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Historical Fiction
‘Do Quote Me …’
On historical fiction …

‘I believe it is every bit as important for writers and readers of historical fiction to speculate on what their characters might have been thinking about, dreaming about and imagining for themselves, as it is to describe what they actually did.’
On brevity …

‘Always take a care for your reader’s eyesight.
Don’t use an extra paragraph when one will do.
Don’t use an extra sentence when one will do.
Don’t use an extra word when one will do.
Don’t even use a word … when none will do.’
On the past tense …

‘The urge to listen to a story (that is something in the past tense) is very powerful. It is comforting, like a bed-time story, and as old as the hills. Present tense is more challenging, however. It is a description of something - demanding our attention. Look! And then, of course, when we do look, we usually find ourselves asking questions.’
On detail …

'The quality of inserting ‘detail’ in an historical novel is not a matter of endless descriptions of clothing, smells, buttons and bows. Instead, it is the constant appearance of the unexpected: the detail that comes from the creative imagination rather than the text book or search engine.'
On readers …

‘A reader is your guest if you are a writer. You invite them in and welcome them to your world. You are honoured by their visit.’
On solitude …

‘An educated mind has no aversion to solitude - a state in which independent thought, creative spirit and the reading of great books become possible.’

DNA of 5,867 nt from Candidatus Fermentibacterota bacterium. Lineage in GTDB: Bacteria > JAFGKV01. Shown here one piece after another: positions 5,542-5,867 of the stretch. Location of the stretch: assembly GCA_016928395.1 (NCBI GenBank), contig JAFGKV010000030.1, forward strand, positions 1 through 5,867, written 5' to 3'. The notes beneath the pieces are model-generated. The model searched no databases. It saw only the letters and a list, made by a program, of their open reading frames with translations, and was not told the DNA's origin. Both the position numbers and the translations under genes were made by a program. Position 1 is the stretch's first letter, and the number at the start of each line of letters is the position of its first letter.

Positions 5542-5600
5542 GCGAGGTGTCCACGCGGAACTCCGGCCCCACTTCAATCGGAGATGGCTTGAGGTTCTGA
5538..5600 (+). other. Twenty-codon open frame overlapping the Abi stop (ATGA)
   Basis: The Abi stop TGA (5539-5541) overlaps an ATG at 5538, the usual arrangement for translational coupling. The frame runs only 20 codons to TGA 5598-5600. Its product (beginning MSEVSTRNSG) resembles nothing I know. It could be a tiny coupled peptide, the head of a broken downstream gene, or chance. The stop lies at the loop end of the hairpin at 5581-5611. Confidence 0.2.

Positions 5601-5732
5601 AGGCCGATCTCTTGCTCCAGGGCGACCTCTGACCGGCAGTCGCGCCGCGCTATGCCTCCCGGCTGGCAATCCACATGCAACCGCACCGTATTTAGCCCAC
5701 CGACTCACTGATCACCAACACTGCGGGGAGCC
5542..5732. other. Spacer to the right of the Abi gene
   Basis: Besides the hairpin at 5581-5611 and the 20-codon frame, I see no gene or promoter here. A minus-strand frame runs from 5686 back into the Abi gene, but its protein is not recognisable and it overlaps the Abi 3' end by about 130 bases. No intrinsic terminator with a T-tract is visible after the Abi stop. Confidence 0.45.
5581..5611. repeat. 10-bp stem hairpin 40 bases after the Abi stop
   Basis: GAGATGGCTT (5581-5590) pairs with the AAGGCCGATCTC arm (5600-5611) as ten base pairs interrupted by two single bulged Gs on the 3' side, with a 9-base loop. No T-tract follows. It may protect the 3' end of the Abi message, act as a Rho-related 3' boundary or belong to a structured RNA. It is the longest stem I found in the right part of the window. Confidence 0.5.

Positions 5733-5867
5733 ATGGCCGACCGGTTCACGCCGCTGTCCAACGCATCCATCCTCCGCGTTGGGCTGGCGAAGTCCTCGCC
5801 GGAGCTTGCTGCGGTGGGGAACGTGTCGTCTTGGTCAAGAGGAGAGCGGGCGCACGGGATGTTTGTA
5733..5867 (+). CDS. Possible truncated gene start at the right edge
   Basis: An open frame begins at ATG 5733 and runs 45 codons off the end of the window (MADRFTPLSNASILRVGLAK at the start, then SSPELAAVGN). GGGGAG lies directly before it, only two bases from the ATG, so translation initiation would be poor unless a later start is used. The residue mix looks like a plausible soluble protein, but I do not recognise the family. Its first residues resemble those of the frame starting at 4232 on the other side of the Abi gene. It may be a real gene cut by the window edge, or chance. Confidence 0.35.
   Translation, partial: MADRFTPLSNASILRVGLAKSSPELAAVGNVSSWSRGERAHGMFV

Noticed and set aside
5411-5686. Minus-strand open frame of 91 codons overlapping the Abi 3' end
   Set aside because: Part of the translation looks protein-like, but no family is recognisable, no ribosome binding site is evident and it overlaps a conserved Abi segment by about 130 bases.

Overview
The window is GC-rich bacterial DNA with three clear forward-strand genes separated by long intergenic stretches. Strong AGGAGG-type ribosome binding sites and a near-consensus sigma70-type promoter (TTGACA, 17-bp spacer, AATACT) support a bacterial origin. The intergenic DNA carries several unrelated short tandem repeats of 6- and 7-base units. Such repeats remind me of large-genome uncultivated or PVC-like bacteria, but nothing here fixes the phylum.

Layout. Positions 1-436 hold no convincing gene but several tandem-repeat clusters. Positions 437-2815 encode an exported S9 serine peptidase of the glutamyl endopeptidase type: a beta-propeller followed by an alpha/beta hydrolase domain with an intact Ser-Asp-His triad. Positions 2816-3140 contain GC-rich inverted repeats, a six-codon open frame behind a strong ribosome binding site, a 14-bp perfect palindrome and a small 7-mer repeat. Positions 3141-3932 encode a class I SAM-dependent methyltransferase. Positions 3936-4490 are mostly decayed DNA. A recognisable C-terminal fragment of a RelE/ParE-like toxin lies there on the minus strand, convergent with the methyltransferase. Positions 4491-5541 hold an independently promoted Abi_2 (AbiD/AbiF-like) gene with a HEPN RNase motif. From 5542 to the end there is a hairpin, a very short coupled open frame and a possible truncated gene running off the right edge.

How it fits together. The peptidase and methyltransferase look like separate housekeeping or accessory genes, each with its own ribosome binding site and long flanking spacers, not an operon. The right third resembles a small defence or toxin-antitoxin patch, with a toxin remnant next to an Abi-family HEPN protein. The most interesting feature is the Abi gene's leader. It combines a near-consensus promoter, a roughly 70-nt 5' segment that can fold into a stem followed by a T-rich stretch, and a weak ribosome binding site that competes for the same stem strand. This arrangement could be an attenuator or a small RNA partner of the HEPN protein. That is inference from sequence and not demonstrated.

On characters …

‘For an author, you have to love your characters. If you are bored with them or feel reluctant to renew your acquaintance with them each and every day, you should hardly be surprised if your readers do likewise and avoid them too.’
On the virtues of printed books versus ebooks …

‘Good literature is dependent on neither ink nor batteries, and has no preference for either.’
On writing at night …

‘The nighttime is wasted if a writer uses it only for sleep.’
On phrases and sentences …

‘The alchemy of words is what excites me, the mystery of how a few separate words on their own, and which might mean very little in isolation, can be combined to produce something greater than their parts - phrases or sentences that have the ability to transform reality and change perception. It is a process that can, indeed, seem magical’
On the past …

‘I believe we should always judge a culture and its people by their achievements, which are unique to them, rather than by their vices, which are common to all.’
On the nature of stories …

‘Stories are one of the most powerful ways in which we communicate ideas among ourselves. They are the stuff that brings us together, the things we celebrate, the things we share with one another.’
On historical accuracy …

‘There is no symbiotic relationship between historical facts and good literature. Believing otherwise can lead to unfortunate outbursts of finger wagging and smugness.’
On good and great stories …

‘The thing about a good novel is that all the heartache, sweat and tears that went into it can be seen by the reader. With a great novel, on the other hand, it is entirely invisible.’
On knowledge …

‘A man should not glory in what he already knows but in what he has yet to learn.’

Random observations on reading, writing and books

Robert Stephen Parry
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